February 11, 2015
“We have it within our power to create better jobs for more people,” says Tom Zizys, Metcalf Innovation Fellow. He’ll share ideas on how to fix Canada’s dysfunctional employment market.
Plus, hear daughter-mother co-workers, Nicole and Leslie Bendaly of Kinect on working together, and how organizations can best invest in leadership skills.
“My inner voice was speaking loudly saying, ‘you don’t want to do this for the rest of your life,’” Kate Hilton told Career Buzz listeners (Jan. 7, 2015). She realized leaving her law career “would become more and more difficult. I didn’t want to be the frog boiling in the water.”
Kate’s working identity was becoming more ingrained, so she quit the firm, leaving a trail of “startled” co-workers, friends and family. What was she going to do next? “My strategy was, I don’t actually know what I want to do. I know what I don’t want to do. And I have this excellent package of skills that are transferable. I’m an excellent writer and public speaker,” and she’d even won a national trial competition.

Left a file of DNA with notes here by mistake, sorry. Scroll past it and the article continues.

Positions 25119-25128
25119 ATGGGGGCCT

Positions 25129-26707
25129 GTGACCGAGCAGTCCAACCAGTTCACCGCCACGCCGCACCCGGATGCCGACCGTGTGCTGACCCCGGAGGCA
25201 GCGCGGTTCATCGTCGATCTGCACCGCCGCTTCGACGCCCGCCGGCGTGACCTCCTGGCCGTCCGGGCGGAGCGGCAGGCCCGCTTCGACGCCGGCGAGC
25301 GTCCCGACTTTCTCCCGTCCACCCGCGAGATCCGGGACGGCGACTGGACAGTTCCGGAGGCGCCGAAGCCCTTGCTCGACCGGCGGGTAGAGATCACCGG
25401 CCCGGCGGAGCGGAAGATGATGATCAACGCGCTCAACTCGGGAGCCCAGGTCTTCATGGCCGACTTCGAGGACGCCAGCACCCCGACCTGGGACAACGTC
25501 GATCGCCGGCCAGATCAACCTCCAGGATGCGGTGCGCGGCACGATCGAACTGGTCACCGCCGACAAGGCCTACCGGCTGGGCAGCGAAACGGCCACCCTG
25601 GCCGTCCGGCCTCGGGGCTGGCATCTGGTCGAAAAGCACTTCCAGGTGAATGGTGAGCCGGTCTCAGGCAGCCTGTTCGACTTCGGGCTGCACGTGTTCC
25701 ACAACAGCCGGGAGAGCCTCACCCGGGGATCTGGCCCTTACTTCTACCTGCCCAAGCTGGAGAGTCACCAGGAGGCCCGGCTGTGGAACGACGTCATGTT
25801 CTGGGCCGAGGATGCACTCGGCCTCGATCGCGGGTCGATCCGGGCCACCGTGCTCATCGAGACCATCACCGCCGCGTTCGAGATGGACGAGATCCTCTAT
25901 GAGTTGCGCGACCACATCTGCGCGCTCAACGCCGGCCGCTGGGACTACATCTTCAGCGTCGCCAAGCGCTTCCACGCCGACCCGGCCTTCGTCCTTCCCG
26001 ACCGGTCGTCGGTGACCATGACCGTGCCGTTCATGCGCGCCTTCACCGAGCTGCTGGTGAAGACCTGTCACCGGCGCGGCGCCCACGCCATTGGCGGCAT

So, Kate told “every single person I knew that I’m making a career change, and I don’t know what it’s going to be.” She asked them to set up meetings with “anyone you think I ought to meet.” Kate helped them to help her by naming a few areas of interest: “public relations, communications, project management, writing.” One of those meetings turned into an informal job interview which led directly to Kate’s next career, “where I worked for 13 years.”
How do the clues apply to you? Kate’s career evolved because she intentionally explored possibilities of interest through inspired ‘field research’ meetings. She did no online job searching. Take a page out of Kate’s playbook and use a more effective, proactive and empowering approach of ‘intentional exploration’ rather than relying exclusively on posted jobs. See how Kate’s career has evolved one more time, as a successful novelist.